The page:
Rechargeable battery care and maintenance guide

Discussion in 'Digital SLR' started by Ted, Jun 13, 2008.

  1. Ted

    Ted Guest

    "...nickel cadmium (Ni-Cad), Nickel-Metal Hydride (NiMH) and
    Lithium Ion (Li-Ion)...the advantages, disadvantages and ways to
    improve battery performance for each of these three types of
    rechargeable batteries..."
    Ted, Jun 13, 2008
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  2. Ted

    Archibald Guest

    He says, "The main disadvantage to Li-Ion batteries is that they lose
    about 10% of their useable capacity each year due to chemical
    breakdown within the cells. There is nothing that can be done to
    prevent this condition."

    That last part is incorrect. The battery will last longer if it is
    kept cool and if it is stored about 50% charged.

    Archibald, Jun 13, 2008
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  3. Ted

    Dev/Null Guest

    I didn't know RichA wrote battery guides too...
    Dev/Null, Jun 13, 2008
  4. Ted

    Ray Guest

    More info about Li-ion batteries than most people will want to know:
    Ray, Jun 13, 2008
  5. Ted

    Ron Hunter Guest

    Not a practical consideration in a device that is used all the time.
    Sometimes the deterioration can exceed 10%/year.
    Ron Hunter, Jun 14, 2008
  6. Ted

    Shawn Hirn Guest

    Right. Its kind of hard to keep your camera batteries cool when you are
    out using them away from home, plus who tests their batteries for the
    level of use before they store their camera? What if when you are done
    shooting at the end of the day and you camera's battery is at 70% of its
    full capacity? Are you really going to charge it again and discharge it
    to get to that 50% capacity? I don't think so.
    Shawn Hirn, Jun 14, 2008
  7. But extremely useful for those of us who keep two camera batteries in
    use so as to have a spare for big photographic expeditions, and keep
    them both in good nick by keeping one in the fridge and the other in
    the camera for a few months at a time, and then exchanging them.
    Chris Malcolm, Jun 14, 2008
  8. Ted

    Archibald Guest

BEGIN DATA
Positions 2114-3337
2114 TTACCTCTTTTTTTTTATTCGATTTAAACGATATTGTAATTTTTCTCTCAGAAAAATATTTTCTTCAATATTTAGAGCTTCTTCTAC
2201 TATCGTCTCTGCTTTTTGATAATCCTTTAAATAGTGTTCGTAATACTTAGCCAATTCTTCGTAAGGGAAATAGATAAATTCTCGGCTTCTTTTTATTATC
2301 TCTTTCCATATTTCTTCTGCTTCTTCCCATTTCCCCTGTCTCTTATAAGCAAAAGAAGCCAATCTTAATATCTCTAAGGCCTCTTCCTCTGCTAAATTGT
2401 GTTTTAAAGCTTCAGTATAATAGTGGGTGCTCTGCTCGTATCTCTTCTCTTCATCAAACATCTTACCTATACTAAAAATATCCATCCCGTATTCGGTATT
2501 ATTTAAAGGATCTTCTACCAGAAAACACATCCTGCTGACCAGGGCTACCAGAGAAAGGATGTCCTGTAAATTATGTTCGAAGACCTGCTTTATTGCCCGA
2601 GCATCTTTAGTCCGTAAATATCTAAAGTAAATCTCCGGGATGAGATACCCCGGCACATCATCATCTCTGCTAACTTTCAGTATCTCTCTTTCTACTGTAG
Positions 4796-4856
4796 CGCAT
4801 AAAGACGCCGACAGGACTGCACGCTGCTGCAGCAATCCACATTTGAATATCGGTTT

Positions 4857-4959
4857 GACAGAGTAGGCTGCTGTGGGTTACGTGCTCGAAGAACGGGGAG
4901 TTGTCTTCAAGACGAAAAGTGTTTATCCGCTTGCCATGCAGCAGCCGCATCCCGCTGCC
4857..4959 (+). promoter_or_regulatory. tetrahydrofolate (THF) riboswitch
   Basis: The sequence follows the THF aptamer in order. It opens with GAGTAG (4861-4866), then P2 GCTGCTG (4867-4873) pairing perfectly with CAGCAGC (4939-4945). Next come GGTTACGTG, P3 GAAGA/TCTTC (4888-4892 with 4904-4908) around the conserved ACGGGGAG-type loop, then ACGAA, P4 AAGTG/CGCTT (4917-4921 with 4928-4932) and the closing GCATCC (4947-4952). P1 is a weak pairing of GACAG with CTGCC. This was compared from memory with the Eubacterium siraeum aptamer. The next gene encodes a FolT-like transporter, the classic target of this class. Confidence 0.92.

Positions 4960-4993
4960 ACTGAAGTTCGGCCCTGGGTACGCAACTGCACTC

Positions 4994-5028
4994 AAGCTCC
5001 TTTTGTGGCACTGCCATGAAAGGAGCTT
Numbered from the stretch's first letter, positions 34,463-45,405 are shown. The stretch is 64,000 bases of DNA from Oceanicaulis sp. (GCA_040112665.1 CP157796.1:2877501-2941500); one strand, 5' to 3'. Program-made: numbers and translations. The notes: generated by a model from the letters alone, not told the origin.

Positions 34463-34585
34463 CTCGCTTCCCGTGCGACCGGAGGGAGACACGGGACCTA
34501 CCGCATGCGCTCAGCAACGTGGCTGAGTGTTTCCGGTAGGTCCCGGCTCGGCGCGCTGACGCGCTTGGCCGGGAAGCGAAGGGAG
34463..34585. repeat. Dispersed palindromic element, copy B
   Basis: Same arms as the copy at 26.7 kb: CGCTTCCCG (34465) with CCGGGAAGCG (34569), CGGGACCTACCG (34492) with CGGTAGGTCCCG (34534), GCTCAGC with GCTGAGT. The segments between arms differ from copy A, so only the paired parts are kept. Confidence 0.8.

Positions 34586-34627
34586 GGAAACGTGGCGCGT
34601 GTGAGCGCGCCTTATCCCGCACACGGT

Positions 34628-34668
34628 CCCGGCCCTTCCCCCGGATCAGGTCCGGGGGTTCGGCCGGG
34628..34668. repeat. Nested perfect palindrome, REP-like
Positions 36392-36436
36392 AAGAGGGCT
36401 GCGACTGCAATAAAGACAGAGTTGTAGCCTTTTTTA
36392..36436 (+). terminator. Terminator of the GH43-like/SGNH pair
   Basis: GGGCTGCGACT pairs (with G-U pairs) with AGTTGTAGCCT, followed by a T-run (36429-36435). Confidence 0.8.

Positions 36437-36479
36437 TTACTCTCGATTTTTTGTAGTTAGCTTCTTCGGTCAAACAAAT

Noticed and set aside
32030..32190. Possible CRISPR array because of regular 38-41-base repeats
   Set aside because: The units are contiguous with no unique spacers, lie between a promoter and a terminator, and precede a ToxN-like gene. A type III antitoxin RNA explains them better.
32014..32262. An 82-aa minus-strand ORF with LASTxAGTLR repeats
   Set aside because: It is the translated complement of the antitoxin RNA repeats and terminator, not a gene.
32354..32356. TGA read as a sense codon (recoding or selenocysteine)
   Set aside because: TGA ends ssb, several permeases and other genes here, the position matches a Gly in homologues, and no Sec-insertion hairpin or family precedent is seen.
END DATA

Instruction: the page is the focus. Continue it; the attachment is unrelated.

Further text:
Sure, if that's how you use your batteries. But if you STORE a Li-ion,
    keep it cool and partly charged.

    Many of us use laptops for managing our pix when on trips. Remove the
    battery when you can plug the laptop in... keeps the battery from
    warming up, and it will last longer.

    Archibald, Jun 14, 2008
  9. Ted

    SMS Guest

    This is true. Still, after three years of use, if it hasn't stored in a
    cool place, it's probably time to replace it. NiMH batteries are a
    little better as they'll last five years before the capacity is reduced
    to the level that they need to be replaced, but it's more due to the
    number of cycles than to age. In hybrid cars they cheat by never fully
    discharging, nor never fully charging, the NiMH batteries in order to
    have enough capacity for the batteries never to qualify as "bad."

    For the best information on this subject, type "nimh vs li-ion" into the
    Google search box, then click on "I'm Feeling Lucky." It's an amazingly
    good source of information on the subject of which battery type is
    better for digital cameras. Wow, the guy that wrote that site must be
    really smart for it to have become the top Google hit. I wonder who it
    could be?
    SMS, Sep 6, 2008
  10. Ted

    Dave Cohen Guest

    Since all digital cameras use one type or the other, this is obviously a
    subject of some interest.

    The thing that surprises me is even though I have subscribed to this
    group for over three years the topic is hardly mentioned!!! - what a shame.
    Dave Cohen
    Dave Cohen, Sep 6, 2008
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